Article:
In a response letter to Secretary Sebelius, WellPoint indicated that the rise in premiums is necessary for several reasons. Among other considerations, the rise in premiums are to meet growing underlying medical costs, and to compensate for the many who have chosen to forgo health insurance or opted for lower-cost insurance coverage because of the recession.

Sen. Landrieu Defends "Louisiana Purchase": Ever since the passage of the Senate's proposed health care reform bill in late December, Sen. Mary Landrieu (D-LA) has been criticized for negotiating a deal to award Louisiana $300 million in Medicaid funding. In response, Sen. Landrieu went to the Senate floor last Thursday to defend the so-called "Louisiana Purchase." She indicated that "nothing about this effort was secret" and called it a "bipartisan effort" through which Republican Gov. Bobby Jindal had made multiple requests for the funding. A spokesperson for Gov. Jindal provided a statement in which Sen. Jindal said he still wants a fix for the faulty Medicaid formula, but that he does not support the health care reform bill.

Public Opinion

Poll Shows Americans Want Some Health Reform, but It's Not Their Top Priority: Recent public polling suggests that Americans support the concept of health care reform, but they remain skeptical of the measures being debated in Congress and currently put top priority on the economy.A new Harris Interactive/HealthDay poll released Thursday finds that:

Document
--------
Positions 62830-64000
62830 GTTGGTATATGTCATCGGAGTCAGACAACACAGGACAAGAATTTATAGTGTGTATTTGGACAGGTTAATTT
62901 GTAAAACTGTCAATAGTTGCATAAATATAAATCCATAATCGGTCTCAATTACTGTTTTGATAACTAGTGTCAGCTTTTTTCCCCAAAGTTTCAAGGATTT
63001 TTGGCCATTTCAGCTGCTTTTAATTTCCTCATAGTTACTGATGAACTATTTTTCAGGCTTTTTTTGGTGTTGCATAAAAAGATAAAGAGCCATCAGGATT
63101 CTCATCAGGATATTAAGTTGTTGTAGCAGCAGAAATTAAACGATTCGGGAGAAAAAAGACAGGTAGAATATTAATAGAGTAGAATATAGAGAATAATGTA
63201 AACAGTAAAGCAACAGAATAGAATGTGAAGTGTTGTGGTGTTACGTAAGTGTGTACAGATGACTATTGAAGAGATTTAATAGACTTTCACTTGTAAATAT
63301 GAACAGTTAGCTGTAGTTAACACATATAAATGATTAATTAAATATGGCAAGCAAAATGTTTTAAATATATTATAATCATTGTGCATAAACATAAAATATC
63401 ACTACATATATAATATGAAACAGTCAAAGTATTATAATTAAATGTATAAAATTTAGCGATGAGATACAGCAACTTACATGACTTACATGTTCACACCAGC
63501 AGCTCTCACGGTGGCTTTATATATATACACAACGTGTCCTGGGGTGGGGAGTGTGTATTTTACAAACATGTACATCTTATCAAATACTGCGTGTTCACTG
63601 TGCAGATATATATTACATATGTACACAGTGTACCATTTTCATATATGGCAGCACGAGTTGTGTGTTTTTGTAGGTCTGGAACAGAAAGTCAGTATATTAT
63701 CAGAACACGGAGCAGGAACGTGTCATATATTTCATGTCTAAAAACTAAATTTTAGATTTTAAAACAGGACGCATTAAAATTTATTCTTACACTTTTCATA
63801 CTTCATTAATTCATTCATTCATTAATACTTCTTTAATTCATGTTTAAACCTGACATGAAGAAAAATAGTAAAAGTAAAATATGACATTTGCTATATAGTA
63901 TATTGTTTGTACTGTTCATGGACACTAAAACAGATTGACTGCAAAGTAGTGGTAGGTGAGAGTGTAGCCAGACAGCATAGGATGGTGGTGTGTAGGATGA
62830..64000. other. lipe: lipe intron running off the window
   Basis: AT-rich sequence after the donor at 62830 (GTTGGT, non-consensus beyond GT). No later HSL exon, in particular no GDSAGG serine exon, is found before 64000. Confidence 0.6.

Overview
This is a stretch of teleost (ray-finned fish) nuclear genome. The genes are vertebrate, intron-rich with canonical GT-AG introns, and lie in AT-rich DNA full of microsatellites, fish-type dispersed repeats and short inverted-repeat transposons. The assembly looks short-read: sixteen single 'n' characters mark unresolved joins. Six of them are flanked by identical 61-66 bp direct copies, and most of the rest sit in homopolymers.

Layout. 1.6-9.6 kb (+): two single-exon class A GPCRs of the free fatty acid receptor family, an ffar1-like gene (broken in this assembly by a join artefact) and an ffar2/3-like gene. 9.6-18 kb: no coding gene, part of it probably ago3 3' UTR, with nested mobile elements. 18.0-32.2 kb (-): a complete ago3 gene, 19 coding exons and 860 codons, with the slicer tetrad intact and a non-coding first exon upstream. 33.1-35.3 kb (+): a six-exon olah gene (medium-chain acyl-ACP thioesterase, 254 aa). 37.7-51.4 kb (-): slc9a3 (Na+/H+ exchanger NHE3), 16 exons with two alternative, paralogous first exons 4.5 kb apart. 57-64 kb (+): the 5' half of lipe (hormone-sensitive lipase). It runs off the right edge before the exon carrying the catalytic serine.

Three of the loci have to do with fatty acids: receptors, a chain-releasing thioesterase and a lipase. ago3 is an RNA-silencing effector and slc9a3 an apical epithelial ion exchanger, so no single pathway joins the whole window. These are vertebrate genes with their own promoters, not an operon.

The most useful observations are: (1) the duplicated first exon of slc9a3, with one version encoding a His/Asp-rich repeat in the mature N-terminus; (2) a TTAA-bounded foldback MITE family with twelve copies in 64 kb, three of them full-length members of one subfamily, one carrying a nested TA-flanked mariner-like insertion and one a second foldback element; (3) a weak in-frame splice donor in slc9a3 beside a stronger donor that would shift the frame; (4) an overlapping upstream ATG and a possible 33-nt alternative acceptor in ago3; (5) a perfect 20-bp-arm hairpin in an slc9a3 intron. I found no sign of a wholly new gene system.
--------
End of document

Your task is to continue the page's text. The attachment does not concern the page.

• Nearly half of Americans favor some kind of health care reform in the next two years;
  • Nearly 40 percent believe it would be good if the current Democratic reform package never passes; and
  • While health care reform is important, a strong majority (about 8 out of 10) cite job creation and reducing unemployment as the top priority.

Further, a national ABC News/Washington Post poll released Tuesday shows that about two-thirds (63 percent) of Americans want Congress to continue to work towards a comprehensive health care reform bill. Regarding the bipartisan nature of negotiations, 58 percent of Americans believe Republicans are not doing enough to compromise on key issues; whereas 44 percent believe that President Obama has not made enough of an effort to find common ground.




Looking Ahead

As two large snow storms battered Washington D.C. this week and essentially brought the city to a halt, the House of Representatives postponed further legislative action until February 22 after a week-long recess for the President's Day holiday.  Members of the House had planned this week to vote on a measure that would repeal the antitrust exemption for health insurers, but that vote will now take place after the break.